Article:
Global Fishing Watch
SkyTruth, Oceana and Google have announced Global Fishing Watch, a big data technology platform that leverages satellite data to create the first global view of commercial fishing. On November 14, 2014, a prototype was unveiled at the 2014 IUCN World Parks Congress in Sydney, Australia, with a public release version in development. Global Fishing Watch will ultimately give citizens a simple, online platform to visualize, track and share information about fishing activity worldwide.
The platform works by analyzing data points from the Automatic Identification System (AIS) network. AIS, basically a GPS broadcast of a ship’s location, was primarily designed as a safety mechanism to avoid collisions at sea, but information about the vessel’s behavior can be derived by analyzing the identity, speed and direction of broadcasting vessels. Global Fishing Watch removes all the cargo ships and other non-fishing vessel activity, providing an unprecedented view of human interaction with the ocean.
- David Manthos, SkyTruth 304.885.4581, 240.385.6423 (cell) or email@example.com
- Dustin Cranor, Oceana 202.341.2267, 954.348.1314 (cell) or firstname.lastname@example.org
- Gina Scigliano, Google email@example.com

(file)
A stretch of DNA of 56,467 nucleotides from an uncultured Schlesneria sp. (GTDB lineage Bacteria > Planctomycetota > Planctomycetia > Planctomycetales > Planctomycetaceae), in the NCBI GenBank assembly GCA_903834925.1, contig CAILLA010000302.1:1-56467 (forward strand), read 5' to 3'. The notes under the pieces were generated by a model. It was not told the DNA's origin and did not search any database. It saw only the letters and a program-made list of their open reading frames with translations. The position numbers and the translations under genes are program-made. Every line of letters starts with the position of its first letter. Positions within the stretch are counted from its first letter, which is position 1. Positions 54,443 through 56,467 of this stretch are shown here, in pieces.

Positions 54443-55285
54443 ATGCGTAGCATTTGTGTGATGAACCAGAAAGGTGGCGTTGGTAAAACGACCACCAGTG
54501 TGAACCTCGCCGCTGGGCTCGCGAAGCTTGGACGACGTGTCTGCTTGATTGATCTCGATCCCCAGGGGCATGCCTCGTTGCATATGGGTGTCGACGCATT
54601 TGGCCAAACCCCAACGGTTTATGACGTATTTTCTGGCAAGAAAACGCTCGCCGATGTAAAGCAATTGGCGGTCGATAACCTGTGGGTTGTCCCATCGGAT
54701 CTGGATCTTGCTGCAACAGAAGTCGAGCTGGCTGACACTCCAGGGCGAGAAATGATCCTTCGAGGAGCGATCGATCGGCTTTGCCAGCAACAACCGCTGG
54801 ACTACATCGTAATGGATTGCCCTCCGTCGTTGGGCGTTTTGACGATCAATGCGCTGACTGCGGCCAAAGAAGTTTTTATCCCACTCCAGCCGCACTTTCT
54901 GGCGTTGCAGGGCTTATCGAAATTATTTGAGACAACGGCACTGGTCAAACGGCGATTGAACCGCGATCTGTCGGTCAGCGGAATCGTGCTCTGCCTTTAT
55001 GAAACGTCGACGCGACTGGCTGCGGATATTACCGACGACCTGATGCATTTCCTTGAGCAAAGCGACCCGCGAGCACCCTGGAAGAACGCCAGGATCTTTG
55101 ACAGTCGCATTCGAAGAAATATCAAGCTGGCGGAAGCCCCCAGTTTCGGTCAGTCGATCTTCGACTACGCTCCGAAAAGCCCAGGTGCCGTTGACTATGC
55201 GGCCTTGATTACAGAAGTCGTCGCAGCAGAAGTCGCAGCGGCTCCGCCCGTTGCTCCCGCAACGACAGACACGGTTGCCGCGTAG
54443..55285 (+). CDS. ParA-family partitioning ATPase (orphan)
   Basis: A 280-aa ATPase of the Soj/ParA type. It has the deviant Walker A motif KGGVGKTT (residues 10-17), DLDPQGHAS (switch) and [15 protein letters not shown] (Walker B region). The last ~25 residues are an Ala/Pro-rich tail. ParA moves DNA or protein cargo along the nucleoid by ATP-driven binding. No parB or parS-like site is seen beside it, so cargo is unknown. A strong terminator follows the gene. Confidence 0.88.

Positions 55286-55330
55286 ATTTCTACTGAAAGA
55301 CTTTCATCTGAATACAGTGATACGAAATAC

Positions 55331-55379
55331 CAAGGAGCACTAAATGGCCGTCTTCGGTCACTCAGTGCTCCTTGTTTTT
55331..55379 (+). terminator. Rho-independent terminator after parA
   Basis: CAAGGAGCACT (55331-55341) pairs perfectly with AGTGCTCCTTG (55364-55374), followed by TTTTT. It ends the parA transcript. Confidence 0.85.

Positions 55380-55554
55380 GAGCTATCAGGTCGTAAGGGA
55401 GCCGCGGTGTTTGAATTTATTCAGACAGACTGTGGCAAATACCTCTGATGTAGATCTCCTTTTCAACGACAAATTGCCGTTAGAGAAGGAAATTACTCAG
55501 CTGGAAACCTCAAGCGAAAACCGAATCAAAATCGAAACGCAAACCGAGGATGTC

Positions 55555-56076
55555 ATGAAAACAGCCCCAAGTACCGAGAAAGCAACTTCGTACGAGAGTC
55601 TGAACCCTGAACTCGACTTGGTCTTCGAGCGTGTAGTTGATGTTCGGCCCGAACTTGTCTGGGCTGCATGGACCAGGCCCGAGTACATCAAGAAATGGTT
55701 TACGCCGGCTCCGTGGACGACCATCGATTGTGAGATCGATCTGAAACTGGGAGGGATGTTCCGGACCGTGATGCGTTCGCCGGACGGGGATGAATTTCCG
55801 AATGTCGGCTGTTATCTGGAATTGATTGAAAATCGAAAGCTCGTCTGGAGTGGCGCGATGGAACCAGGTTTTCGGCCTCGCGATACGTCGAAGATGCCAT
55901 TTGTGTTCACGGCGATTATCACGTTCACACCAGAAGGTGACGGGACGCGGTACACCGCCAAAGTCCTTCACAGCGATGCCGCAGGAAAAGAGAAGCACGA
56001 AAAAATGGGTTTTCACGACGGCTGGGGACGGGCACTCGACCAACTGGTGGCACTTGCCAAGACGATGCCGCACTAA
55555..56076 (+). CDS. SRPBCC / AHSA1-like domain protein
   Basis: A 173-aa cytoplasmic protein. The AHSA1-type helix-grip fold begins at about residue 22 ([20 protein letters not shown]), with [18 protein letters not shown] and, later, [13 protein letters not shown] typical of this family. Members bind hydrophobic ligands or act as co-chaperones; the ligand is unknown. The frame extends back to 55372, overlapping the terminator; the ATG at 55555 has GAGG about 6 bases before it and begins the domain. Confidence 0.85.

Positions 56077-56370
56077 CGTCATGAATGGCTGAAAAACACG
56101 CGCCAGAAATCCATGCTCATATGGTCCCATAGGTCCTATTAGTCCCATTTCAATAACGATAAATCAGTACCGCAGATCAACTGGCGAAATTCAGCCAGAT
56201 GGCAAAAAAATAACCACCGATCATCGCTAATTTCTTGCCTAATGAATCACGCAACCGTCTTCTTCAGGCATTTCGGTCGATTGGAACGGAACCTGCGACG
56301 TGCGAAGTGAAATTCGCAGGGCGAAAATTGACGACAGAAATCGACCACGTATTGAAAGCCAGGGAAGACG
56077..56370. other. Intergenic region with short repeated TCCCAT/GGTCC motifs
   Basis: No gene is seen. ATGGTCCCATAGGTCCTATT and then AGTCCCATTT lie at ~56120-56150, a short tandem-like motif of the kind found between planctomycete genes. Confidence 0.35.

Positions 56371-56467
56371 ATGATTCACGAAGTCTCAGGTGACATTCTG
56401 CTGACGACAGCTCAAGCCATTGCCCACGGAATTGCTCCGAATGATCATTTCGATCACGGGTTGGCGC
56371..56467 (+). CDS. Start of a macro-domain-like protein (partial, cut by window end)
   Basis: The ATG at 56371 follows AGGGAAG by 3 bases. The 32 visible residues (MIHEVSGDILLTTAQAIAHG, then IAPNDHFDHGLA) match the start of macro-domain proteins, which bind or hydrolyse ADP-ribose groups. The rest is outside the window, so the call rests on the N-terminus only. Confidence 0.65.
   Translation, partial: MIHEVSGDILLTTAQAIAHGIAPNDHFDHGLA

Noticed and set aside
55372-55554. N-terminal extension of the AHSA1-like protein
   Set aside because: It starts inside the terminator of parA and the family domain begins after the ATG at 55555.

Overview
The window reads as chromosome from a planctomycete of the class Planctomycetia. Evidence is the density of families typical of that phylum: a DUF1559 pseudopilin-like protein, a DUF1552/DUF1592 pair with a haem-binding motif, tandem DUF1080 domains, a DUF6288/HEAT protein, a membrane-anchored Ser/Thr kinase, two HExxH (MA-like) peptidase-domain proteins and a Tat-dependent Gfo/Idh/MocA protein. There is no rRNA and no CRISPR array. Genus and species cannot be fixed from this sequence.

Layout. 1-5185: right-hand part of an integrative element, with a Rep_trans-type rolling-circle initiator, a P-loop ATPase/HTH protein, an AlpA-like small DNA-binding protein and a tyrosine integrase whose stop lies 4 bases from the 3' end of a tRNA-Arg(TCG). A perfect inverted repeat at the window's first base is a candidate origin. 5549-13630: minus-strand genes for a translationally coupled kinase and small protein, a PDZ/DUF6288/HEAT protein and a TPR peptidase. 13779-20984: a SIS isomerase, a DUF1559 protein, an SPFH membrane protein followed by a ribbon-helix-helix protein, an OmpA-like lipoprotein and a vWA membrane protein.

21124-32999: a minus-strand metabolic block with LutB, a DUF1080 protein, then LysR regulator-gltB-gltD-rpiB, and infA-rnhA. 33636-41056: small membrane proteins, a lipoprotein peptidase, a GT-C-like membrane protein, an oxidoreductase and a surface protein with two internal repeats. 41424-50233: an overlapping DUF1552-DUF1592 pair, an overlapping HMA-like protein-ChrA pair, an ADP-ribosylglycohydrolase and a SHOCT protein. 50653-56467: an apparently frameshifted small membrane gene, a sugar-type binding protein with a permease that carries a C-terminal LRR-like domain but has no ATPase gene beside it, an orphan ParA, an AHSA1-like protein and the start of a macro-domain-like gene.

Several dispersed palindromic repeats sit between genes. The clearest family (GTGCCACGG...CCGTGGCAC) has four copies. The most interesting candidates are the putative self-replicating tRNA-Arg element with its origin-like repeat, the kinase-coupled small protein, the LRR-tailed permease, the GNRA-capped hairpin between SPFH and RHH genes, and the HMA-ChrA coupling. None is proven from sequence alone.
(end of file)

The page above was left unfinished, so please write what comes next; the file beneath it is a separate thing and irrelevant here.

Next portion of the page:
Dzhugdzhursky State Nature Reserve Case Study
The Komarovo, a trawler registered in Russia, exhibited behavior that appears to be fishing five times inside the Dzhugdzhursky State Nature Reserve in September 2013. This vessel entered the Reserve and appeared to be fishing on at least 13 days in 2013. The manager and owner of the Komarovo is Voskhod Fishing Collective, and according to a Russian Business Database, the company is an industrial fishery for crabs and salmon.
The Pacific Islands Forum Fisheries Agency(FFA) Case Study
The Ugulan, a bottom longliner which was not on the registry of the Forum Fisheries Agency or the WCPFC, exhibited possible fishing behavior multiple times within the Fiji economic exclusive zone (EEZ). It first exhibited potential fishing behavior from February 10-13, 2013 on its way to Suva, Fiji where it stayed until March 1. On March 2, the Ugulan traveled back south to an area just east of where it had exhibited possible fishing behavior in February, and it appeared to fish again for another day and a half before traveling back to Suva on March 5 where it stayed until it left Fiji on March 15. It is likely that if the FFA were prompted by a message from an active citizen who used Global Fishing Watch to uncover the activities of the Ugulan, it would consider taking action to enforce its fishing licensing rules.